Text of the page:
Prawning and crabbing reports are still strong.
If you want a break from fishing there have been several sightings of a large pod of Orcas feeding around five Finger and Entrance Island. 

See you on the water,
Steve V

Nanaimo Fishing season has started!

The Harbour Chandler - Saturday, April 18, 2015
The Nanaimo salmon fishing season has started!
The large schools of salmon that were up near Campbell River/Comox have started moving into the Nanaimo area.
These are the big white springs and are my favorite fish of the year. With more fat than the red springs, they stay moist on the BBQ and are delicious. Best of all, these salmon are aggressive feeders and when you find their location getting your limit is very possible.

Some fish are available close to shore around the ‘double bumps’. True to form the majority are fairly far out in the straights on the ‘salmon highway’. Head out until you are in 1000ft of water and troll at about 180ft down.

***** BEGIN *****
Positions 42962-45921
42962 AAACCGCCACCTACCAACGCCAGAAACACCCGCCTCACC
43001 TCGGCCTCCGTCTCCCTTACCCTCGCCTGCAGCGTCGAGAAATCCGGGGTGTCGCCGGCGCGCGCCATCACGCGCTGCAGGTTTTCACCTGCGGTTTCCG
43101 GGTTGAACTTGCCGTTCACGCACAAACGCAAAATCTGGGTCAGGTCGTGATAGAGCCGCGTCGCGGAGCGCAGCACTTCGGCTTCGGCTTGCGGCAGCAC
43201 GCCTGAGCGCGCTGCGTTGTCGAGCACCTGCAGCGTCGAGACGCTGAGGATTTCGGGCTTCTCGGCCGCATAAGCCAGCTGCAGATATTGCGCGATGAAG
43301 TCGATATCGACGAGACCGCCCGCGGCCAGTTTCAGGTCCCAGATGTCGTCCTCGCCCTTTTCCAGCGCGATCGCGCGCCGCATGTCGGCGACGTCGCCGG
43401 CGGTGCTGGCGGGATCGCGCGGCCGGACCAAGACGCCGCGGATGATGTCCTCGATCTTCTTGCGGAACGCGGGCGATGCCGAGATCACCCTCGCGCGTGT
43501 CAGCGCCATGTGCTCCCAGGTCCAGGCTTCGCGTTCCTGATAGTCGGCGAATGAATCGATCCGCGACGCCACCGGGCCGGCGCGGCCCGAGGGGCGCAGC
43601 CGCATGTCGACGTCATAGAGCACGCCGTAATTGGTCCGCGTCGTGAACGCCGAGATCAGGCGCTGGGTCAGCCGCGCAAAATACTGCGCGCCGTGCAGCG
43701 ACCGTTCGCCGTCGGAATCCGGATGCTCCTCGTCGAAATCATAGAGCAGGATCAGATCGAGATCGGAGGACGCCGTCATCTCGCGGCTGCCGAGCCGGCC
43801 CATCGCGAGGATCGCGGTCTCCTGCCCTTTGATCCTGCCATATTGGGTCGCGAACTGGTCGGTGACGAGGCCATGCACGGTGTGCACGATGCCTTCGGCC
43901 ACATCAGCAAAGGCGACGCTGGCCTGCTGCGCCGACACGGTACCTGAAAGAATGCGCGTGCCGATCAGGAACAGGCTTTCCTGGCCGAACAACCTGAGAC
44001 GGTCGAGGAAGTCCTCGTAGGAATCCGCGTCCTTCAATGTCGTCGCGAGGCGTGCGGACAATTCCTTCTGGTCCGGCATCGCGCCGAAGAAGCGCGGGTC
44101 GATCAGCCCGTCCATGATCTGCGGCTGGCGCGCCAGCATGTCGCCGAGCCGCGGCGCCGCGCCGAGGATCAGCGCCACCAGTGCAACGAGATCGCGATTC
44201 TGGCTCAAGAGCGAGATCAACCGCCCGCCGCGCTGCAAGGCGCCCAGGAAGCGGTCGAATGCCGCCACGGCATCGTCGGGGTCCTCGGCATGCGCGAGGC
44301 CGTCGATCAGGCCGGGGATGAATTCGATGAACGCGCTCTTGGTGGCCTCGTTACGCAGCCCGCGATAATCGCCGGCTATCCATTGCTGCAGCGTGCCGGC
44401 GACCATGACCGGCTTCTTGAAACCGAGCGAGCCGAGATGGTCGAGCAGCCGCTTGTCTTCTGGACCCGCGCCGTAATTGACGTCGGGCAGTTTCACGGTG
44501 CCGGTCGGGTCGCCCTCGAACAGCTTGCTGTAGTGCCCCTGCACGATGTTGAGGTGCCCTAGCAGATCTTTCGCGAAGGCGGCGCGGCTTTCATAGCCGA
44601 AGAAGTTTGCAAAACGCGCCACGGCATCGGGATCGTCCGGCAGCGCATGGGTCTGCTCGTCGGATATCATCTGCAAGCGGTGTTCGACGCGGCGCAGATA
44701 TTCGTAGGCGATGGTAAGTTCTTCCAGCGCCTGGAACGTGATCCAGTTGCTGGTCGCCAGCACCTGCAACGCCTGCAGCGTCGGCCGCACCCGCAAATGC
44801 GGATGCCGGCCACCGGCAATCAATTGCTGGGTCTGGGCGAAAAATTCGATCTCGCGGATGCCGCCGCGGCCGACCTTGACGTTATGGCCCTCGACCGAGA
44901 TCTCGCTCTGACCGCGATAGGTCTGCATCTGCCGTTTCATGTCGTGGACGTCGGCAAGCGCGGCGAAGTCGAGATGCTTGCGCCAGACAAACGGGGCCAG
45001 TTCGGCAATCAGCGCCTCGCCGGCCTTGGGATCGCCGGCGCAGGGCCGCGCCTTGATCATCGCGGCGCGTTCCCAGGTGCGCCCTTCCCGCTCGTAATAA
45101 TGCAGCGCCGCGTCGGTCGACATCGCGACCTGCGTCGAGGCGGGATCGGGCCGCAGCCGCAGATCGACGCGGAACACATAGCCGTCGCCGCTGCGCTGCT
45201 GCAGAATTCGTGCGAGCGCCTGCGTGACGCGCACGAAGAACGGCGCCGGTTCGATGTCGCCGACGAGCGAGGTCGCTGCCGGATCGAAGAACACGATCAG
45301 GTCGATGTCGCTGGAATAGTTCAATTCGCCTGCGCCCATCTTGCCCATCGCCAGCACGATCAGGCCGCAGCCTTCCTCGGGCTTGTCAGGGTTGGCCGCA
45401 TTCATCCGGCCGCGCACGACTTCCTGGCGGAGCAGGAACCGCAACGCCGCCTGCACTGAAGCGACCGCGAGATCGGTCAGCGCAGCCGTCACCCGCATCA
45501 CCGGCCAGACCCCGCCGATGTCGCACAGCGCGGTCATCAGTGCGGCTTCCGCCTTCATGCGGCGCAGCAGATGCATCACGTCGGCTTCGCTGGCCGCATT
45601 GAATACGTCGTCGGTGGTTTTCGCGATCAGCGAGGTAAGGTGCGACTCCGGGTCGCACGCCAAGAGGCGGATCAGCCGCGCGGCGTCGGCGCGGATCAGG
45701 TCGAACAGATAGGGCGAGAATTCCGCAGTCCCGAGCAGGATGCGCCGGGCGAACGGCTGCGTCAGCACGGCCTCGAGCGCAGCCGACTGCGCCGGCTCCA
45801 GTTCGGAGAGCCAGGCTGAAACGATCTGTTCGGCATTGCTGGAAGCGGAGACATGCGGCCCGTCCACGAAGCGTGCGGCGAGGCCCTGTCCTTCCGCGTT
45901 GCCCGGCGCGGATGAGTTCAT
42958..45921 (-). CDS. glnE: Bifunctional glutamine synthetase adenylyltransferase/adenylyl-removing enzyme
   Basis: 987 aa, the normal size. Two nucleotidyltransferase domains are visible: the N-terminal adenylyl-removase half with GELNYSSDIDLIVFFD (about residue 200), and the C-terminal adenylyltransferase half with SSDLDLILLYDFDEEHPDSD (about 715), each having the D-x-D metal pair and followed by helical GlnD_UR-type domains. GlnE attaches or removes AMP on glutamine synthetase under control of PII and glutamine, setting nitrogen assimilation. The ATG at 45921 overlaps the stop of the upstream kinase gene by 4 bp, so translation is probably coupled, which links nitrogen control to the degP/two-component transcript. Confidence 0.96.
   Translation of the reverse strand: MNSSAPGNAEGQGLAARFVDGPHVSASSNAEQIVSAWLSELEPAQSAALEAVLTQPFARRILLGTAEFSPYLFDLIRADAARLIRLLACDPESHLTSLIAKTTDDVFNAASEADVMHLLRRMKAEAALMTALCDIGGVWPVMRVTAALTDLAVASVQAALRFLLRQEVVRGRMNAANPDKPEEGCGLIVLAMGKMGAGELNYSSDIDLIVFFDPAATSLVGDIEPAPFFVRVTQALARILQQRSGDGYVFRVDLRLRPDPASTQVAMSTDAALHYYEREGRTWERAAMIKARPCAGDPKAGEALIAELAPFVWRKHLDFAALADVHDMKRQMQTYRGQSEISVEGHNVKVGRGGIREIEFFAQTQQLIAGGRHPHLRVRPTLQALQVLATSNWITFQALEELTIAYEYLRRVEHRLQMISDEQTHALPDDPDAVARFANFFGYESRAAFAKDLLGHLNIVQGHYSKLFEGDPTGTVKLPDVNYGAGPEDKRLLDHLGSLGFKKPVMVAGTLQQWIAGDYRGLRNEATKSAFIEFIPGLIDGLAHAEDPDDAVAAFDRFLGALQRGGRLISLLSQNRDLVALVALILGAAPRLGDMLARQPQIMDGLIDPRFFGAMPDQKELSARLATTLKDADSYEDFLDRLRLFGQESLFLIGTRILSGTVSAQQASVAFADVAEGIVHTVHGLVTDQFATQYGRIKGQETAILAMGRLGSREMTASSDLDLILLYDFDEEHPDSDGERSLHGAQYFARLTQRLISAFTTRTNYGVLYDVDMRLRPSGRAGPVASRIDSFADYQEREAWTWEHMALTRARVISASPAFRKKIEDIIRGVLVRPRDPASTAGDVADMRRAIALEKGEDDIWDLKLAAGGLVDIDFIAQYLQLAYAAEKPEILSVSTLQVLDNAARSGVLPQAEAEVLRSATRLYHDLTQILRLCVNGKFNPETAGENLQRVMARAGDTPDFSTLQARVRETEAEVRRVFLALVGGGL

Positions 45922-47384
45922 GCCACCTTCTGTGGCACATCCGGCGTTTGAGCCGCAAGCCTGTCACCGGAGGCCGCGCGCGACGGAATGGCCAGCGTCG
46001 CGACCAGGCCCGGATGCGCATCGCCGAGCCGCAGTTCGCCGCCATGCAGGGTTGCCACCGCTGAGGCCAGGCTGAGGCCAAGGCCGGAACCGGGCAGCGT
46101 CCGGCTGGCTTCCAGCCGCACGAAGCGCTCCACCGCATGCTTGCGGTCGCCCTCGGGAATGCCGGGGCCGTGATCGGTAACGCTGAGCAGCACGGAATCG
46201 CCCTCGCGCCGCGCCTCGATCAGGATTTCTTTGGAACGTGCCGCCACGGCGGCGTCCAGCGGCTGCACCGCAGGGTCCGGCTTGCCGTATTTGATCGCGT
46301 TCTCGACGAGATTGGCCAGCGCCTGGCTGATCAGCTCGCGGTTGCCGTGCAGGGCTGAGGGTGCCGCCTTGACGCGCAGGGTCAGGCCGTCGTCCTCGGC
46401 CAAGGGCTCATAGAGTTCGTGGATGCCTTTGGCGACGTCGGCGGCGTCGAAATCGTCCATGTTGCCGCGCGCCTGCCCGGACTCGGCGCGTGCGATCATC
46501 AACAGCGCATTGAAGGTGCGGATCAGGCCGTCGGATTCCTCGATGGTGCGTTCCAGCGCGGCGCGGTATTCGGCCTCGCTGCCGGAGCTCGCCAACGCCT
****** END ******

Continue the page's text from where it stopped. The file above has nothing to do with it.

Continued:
As there are still mature herring in the area, the most productive lures are large spoons behind a glow flasher. 5” Nasty boy, Irish Cream, and Cop Car. Also, from the Harbour Chandler custom made department, Killy Magee, Canuck and Mavrik are tacking fish.

We also have a limited quantity of brand new, un-named custom spoons that have yet to see the water. Come in, check them out and help us figure out what to call them.

Nanaimo prawning is open again with good catches coming in from all the usual locations. Try to get the traps out soon before the commercial openings.

Good luck on the water, and be sure to get out ASAP to take advantage of this run of early big whites. It can be the most productive time of the salmon season.
Cheers,
Steve V

Nanaimo & Area Winter Fishing Report

The Harbour Chandler - Monday, February 16, 2015

This season’s winter spring salmon is the best we have seen in 3 or 4 years. Both for quality and quantity of the catch.